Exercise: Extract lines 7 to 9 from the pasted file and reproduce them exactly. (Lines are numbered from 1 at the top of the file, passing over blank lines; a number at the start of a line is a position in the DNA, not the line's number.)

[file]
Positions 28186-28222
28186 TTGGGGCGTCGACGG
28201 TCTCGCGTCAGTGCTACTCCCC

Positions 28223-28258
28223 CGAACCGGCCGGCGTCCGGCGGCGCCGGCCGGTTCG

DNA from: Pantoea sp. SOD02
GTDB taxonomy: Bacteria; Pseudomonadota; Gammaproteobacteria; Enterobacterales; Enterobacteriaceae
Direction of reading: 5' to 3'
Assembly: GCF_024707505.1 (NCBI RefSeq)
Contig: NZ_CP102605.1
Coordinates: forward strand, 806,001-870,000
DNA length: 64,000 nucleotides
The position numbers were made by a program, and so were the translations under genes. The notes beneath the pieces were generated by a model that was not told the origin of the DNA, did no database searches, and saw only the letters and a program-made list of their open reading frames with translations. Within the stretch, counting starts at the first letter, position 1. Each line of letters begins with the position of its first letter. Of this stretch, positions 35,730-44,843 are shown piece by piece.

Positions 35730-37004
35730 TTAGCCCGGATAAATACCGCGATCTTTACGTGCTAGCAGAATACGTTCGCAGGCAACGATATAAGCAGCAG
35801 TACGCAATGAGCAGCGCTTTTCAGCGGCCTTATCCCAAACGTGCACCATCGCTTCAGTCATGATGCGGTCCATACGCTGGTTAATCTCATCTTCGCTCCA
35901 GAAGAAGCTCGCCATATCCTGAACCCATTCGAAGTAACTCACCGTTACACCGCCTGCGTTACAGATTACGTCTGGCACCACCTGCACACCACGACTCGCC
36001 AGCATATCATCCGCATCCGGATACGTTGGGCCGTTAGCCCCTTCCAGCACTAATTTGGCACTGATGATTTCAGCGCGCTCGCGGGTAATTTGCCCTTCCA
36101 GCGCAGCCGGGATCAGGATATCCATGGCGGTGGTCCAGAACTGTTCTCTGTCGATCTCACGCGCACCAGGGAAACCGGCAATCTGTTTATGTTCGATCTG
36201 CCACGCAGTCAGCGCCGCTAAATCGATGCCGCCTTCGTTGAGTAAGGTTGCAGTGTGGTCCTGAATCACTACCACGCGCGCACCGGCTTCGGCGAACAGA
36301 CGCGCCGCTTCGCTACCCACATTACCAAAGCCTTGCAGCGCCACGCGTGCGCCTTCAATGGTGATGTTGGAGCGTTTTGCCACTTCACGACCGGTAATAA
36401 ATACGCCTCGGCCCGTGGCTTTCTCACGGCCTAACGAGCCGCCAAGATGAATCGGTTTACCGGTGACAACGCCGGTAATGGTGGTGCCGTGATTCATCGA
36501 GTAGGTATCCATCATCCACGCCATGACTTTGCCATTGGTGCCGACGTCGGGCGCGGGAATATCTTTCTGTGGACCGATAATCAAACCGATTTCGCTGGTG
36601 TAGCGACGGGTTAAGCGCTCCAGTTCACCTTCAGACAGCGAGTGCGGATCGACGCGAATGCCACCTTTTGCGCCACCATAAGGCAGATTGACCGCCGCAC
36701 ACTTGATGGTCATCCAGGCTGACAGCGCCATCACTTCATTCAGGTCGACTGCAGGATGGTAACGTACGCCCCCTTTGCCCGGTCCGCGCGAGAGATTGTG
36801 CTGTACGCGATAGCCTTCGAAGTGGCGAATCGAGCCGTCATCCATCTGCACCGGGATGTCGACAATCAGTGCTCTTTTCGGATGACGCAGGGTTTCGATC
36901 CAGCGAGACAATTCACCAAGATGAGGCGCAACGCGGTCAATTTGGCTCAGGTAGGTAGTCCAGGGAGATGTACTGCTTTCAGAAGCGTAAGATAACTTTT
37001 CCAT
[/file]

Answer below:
GTDB taxonomy: Bacteria; Pseudomonadota; Gammaproteobacteria; Enterobacterales; Enterobacteriaceae
Direction of reading: 5' to 3'
Assembly: GCF_024707505.1 (NCBI RefSeq)